Using the independent monitoring for quality (IM4Q) program to examine employment in integrated settings in the community for people with IDD over time

James Houseworth, Celia Feinstein, Sandra L. Pettingell, Julie Bershadsky, Renáta Tichá, James Lemanowicz, Alicia Zhang

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BACKGROUND: Community-based employment is a key step for many adults with intellectual and developmental disabilities (IDD), a group prone to high unemployment, poverty, and dependency. It is also important in order to avoid poverty and progress toward economically stable and independent lifestyles. Increases in community-based employment for individuals with IDD meet the expectations of the HCBS final rule as well as state-wide transition planning requirements and other compliance indicators. OBJECTIVE: The current study explores changes in employment over time before and after the final rule was issued and other initiatives (e.g., Employment First policy) were adopted. This method provides an important way to detect if the effort is impacting service users with IDD as intended. By comparing three waves of data from the state of Pennsylvania (2013, 2016, and 2019), we can gain insight into changes in employment rates over time among HCBS service users with IDD in light of policy initiatives. METHODS: We used three waves of IM4Q data to compare the growth in employment among 9,486 individual service users with IDD in the state of Pennsylvania. Repeated measures regression using generalized estimating equations (GEEs) was used to examine employment in an integrated setting in the community over time after controlling for age, support needs, residence type, and community type. RESULTS: Controlling for the effects of demographic and environmental characteristics, there was a significant increase in community-based employment among IDD service users in Pennsylvania between 2013 and 2019. Other variables were also associated with employment. CONCLUSION: This study was the first to our knowledge to consider changes in community-based employment across three waves of data for individuals with IDD. The data wave collection periods in Pennsylvania coincided with significant policy changes relevant to service users with IDD. These changes in policy may be effective and warrant both continued exploration of its effects and ways to maximize policy to further integrate adults with IDD into the community.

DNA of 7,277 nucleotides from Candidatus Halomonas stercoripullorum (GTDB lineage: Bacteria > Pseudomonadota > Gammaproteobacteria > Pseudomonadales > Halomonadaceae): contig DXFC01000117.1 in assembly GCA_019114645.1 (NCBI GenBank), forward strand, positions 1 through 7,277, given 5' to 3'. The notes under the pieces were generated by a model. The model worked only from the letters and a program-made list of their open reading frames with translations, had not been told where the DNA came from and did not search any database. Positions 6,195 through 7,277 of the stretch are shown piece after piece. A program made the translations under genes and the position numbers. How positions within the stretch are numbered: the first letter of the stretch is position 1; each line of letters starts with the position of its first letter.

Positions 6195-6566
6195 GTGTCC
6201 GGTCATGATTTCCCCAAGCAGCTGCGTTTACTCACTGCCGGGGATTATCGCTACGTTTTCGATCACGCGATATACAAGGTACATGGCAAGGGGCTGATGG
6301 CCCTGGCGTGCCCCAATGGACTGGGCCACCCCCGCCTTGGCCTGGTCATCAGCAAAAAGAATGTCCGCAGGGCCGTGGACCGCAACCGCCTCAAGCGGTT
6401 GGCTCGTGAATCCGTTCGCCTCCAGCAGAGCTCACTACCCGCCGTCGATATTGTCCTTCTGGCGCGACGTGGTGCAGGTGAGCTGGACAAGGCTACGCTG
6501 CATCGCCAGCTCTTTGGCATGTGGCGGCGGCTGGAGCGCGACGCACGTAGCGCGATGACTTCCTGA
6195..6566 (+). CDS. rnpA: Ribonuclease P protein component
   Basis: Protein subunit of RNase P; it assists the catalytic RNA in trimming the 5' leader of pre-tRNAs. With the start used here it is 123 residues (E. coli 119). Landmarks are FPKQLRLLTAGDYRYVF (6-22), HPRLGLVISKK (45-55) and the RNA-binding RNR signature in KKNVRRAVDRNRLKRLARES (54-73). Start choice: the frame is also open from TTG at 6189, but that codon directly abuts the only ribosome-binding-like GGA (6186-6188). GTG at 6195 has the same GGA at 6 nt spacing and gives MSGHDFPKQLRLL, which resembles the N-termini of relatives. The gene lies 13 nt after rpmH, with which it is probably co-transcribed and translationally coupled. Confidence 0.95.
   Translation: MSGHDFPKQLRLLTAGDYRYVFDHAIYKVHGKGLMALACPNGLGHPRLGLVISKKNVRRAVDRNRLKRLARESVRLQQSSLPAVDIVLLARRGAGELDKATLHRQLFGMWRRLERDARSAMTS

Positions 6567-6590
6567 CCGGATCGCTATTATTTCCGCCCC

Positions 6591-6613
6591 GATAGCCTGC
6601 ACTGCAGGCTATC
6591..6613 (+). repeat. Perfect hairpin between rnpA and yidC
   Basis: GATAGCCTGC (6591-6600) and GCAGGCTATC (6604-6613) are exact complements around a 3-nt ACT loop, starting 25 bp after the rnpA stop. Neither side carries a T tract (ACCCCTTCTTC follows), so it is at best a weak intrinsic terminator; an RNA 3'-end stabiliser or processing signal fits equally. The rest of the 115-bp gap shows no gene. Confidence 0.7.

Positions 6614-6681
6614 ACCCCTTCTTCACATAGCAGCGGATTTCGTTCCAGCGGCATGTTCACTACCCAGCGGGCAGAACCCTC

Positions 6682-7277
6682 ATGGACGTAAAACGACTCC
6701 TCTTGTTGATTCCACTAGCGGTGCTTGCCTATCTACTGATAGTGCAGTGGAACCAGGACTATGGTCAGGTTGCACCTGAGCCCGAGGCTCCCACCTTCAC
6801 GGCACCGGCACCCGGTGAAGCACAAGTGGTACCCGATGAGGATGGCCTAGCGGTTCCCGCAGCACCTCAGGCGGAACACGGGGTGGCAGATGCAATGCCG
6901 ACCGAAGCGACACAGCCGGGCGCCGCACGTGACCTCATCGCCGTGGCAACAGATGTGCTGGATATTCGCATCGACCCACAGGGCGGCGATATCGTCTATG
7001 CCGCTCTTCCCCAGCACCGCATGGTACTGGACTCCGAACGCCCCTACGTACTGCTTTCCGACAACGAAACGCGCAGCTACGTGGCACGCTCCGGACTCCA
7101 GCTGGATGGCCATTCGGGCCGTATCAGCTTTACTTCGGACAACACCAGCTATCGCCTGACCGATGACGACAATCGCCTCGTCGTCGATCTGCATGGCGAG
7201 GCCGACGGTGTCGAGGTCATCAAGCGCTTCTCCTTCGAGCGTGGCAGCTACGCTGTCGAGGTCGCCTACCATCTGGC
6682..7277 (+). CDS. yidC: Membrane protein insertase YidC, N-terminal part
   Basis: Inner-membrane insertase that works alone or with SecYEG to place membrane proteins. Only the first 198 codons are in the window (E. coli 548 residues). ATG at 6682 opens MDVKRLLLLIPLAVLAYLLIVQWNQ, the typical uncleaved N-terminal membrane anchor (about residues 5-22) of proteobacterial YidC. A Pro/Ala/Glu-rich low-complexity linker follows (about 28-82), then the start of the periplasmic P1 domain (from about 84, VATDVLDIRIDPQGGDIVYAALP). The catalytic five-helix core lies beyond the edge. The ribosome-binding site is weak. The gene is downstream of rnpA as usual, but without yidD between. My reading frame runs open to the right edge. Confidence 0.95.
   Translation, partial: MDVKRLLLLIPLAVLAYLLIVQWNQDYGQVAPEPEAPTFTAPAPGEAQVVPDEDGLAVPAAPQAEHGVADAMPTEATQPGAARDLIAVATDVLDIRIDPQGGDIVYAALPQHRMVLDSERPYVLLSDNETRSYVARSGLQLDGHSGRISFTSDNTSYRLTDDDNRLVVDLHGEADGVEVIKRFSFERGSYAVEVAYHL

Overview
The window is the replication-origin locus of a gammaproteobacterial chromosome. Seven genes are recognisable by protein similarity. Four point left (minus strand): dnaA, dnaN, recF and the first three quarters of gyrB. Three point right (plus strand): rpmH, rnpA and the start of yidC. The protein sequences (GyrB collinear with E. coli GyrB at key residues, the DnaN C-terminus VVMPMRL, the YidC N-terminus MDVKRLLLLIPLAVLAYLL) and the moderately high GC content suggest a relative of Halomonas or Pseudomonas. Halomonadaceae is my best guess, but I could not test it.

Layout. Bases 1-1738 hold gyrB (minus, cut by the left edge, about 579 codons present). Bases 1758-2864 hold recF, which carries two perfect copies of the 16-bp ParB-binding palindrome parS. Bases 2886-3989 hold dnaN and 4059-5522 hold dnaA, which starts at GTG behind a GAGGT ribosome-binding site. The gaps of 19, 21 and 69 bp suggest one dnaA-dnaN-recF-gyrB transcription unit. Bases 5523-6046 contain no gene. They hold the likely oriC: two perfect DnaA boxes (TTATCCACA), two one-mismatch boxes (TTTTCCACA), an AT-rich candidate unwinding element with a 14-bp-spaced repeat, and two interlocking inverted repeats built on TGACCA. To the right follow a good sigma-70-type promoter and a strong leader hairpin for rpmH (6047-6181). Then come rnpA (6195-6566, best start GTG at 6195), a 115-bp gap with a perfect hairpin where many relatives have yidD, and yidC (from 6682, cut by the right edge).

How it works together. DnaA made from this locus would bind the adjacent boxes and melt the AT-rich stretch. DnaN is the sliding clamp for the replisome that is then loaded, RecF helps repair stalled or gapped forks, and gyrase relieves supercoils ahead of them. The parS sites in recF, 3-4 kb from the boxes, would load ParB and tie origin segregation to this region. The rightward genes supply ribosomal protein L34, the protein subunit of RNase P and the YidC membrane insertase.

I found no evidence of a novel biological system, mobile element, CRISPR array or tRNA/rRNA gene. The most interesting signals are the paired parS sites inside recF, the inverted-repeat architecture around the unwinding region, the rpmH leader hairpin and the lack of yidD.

Original languageEnglish (US)
Pages (from-to)27-37
Number of pages11
JournalJournal of Vocational Rehabilitation
Issue number1
StatePublished - Jan 19 2024

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  • Employment
  • IDD
  • community inclusion
  • employment first
  • intellectual and developmental disability
  • longitudinal


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